Days of conversations ensued, attempting to put together the pieces of an already fractured-beyond-repair relationship. I upped my therapy sessions from once a month to every other week and aimed to validate my hypothesis: my boyfriend’s infidelity was my own doing. Session after session, my therapist corralled my thoughts and reassured me that it wasn’t my fault. But how could it not be? I wasn’t enough for him, so he sought out more. Plain and simple. In these sessions, I thought about the metaphorical wall and the layers of paint and the frames and how tacky it all looked in the light of day. It wasn’t pretty, but it was mine and I loved it, nonetheless.

At the behest of my therapist, I sought out Esther Perel’s TED talk and tried to listen. She spoke of the natural occurrence that was infidelity and affairs — how an affair threatens the sense of self. My interest piqued and I found myself taking notes. By some mental proxy, Esther Perel was now counseling me through the experience of being cheated on. She, more or less, echoed my therapist’s placations: infidelity is intrinsic to society and there is nothing that I did to prompt my boyfriend’s indiscretion. Sometimes “there are things that even a good relationship could never provide,” she said. She encouraged asking investigative questions and left me with the understanding that there are dual perspectives to an affair: “on one side there is hurt and betrayal, and on the other there is growth and discovery.”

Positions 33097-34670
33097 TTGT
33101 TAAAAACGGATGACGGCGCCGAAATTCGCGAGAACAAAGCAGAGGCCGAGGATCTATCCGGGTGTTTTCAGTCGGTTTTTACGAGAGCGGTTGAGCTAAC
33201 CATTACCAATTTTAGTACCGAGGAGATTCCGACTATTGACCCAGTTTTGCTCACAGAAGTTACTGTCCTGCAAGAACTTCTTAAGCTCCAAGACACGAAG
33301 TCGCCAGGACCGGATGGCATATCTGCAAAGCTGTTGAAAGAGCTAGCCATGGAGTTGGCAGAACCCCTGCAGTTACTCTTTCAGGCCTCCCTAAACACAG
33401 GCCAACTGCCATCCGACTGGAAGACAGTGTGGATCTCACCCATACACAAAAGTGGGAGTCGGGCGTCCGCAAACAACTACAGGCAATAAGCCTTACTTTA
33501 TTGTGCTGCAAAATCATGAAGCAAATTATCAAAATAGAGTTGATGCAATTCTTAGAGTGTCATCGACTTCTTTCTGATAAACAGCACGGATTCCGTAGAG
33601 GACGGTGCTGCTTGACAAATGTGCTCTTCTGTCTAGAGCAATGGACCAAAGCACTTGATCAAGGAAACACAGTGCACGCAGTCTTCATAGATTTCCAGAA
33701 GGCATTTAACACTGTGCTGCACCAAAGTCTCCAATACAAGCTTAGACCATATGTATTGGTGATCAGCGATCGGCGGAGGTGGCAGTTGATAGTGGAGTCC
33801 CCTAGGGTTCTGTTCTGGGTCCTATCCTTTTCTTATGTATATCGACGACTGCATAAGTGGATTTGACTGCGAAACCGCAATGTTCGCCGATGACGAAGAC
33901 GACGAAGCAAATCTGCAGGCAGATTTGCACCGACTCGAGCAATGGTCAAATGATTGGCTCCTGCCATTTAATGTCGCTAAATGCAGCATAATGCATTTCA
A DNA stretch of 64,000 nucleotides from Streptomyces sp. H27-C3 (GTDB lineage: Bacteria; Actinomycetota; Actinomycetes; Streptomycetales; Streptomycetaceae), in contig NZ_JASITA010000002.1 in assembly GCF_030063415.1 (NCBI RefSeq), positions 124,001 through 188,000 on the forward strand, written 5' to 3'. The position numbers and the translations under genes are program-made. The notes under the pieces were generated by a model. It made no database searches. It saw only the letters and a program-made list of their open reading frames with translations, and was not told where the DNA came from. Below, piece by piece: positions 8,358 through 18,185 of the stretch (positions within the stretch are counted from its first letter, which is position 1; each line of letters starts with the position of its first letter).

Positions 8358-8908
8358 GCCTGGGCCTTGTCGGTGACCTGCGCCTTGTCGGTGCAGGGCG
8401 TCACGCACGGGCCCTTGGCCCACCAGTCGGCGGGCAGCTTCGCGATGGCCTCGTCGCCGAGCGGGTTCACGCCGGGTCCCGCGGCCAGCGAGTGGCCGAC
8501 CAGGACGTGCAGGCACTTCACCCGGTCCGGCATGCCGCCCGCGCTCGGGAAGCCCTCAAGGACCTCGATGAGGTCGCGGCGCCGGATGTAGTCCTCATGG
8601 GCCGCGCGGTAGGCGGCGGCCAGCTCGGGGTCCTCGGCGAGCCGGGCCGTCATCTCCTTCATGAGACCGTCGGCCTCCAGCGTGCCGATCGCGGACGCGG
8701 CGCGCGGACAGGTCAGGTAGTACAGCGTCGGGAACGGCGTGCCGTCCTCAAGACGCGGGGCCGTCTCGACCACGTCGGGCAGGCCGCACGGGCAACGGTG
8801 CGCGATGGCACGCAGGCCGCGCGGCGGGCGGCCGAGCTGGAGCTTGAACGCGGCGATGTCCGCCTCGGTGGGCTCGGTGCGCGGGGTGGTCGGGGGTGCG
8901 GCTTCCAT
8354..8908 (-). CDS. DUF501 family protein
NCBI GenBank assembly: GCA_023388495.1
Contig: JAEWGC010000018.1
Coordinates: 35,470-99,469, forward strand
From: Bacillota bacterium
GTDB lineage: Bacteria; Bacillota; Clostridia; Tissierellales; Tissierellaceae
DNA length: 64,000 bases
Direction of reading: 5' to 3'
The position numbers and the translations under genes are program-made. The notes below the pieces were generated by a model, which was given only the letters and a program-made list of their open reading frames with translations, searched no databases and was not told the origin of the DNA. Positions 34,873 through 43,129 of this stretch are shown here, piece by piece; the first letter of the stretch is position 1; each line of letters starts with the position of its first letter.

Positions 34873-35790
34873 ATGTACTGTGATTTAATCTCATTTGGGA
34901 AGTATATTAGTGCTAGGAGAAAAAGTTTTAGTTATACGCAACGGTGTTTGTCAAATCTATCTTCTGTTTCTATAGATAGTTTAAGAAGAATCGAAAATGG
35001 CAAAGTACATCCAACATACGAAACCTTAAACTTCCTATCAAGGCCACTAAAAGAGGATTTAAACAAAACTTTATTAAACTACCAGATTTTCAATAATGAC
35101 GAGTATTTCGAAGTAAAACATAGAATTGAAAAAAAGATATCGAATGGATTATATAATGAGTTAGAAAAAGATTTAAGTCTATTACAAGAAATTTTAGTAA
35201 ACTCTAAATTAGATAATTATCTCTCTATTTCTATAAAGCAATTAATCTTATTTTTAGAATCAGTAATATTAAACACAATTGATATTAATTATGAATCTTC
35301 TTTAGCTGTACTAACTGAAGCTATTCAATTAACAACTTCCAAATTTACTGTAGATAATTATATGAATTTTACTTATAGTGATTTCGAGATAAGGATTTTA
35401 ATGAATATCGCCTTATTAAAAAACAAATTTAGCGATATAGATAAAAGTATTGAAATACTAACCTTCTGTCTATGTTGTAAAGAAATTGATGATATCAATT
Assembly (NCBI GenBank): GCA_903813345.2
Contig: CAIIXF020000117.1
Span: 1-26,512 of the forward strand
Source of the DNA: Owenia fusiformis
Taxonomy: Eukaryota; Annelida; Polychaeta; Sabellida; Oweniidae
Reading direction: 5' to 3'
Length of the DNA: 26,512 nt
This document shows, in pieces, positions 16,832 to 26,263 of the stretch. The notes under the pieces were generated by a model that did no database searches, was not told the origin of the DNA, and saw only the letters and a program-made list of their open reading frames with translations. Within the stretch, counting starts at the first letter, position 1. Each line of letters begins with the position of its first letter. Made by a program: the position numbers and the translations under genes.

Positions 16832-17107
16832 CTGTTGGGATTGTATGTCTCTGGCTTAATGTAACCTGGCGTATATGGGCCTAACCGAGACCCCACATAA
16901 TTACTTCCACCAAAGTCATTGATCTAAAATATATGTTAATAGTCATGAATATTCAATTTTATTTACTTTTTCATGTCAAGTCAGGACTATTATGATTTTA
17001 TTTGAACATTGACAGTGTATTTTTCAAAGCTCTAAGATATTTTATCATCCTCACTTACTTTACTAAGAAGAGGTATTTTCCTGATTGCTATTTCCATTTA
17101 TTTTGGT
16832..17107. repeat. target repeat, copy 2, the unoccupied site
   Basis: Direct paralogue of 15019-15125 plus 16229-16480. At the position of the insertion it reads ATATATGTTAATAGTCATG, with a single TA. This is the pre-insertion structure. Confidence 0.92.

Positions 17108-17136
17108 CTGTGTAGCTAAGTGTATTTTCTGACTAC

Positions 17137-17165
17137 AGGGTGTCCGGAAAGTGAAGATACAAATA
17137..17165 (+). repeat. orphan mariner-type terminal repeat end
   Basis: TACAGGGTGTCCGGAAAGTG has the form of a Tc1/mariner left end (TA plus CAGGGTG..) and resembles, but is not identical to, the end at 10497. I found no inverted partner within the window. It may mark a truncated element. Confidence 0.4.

Naturally, I sent a link to my boyfriend and we began to have these more guided discussions, attempting to ask investigative questions to build a new foundation upon which we could move from hurt and betrayal to growth and discovery together. After more days passed, I’d never felt myself stronger in our relationship. Encouraged, I began to ask more and more questions over the weeks. I wondered what he was trying to find without me. I wondered what else he wanted that I couldn’t provide. As my questions increased, his responses shortened to The Greatest Hits of our discussions on infidelity:

“I don’t know, I was curious.”

“I love you, but there’s a part of me that’s always wondering about what else is out there.”